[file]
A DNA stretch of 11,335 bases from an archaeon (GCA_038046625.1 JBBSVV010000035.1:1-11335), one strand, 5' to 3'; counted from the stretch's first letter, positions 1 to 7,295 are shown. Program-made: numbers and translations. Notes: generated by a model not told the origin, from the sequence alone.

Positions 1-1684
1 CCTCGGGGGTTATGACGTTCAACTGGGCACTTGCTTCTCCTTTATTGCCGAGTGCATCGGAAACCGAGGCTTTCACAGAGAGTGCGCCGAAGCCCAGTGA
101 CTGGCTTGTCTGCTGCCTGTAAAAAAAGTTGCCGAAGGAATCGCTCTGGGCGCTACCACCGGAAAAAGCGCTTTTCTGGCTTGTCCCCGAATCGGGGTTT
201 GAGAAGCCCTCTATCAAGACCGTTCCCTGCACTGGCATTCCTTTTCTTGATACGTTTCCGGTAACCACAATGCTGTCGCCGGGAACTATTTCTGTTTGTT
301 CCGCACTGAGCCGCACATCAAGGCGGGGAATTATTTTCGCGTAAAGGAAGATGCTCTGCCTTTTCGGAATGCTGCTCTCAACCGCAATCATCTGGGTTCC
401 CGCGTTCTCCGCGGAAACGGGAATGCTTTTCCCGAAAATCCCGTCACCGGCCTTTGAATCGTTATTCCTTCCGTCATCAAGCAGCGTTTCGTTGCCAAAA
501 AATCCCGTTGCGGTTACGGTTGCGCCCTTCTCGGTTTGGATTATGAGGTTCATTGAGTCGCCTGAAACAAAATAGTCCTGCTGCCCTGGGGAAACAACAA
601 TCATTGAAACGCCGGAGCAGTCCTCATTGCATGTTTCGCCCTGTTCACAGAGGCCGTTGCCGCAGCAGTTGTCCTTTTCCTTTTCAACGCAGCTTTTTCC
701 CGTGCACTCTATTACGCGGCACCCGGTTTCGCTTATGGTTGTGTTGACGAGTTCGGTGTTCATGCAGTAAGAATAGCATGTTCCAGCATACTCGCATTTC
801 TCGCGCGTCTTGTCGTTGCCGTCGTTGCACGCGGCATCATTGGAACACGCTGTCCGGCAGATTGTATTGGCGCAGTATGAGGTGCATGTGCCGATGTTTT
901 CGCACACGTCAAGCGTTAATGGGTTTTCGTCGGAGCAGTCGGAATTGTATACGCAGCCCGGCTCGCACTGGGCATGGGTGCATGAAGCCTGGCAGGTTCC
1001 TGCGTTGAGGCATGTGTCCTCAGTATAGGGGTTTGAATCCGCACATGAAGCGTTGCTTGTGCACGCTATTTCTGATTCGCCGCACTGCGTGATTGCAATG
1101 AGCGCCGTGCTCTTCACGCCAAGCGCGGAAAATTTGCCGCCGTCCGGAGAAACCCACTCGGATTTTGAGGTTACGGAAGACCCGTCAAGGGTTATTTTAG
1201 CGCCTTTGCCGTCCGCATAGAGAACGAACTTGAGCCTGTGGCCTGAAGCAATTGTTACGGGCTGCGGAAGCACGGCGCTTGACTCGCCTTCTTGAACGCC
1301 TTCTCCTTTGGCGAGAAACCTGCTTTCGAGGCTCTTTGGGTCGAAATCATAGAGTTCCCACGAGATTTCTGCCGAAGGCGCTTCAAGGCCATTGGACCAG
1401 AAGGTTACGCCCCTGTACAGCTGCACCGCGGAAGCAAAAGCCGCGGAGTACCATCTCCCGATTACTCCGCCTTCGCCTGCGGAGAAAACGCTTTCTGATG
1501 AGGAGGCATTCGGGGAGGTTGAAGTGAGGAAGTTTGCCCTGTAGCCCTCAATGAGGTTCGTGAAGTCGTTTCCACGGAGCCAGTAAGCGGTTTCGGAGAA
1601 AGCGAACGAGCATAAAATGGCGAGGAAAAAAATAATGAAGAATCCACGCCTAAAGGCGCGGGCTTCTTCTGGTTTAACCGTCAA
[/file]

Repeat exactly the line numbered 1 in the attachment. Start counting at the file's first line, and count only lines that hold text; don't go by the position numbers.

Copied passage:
A DNA stretch of 11,335 bases from an archaeon (GCA_038046625.1 JBBSVV010000035.1:1-11335), one strand, 5' to 3'; counted from the stretch's first letter, positions 1 to 7,295 are shown. Program-made: numbers and translations. Notes: generated by a model not told the origin, from the sequence alone.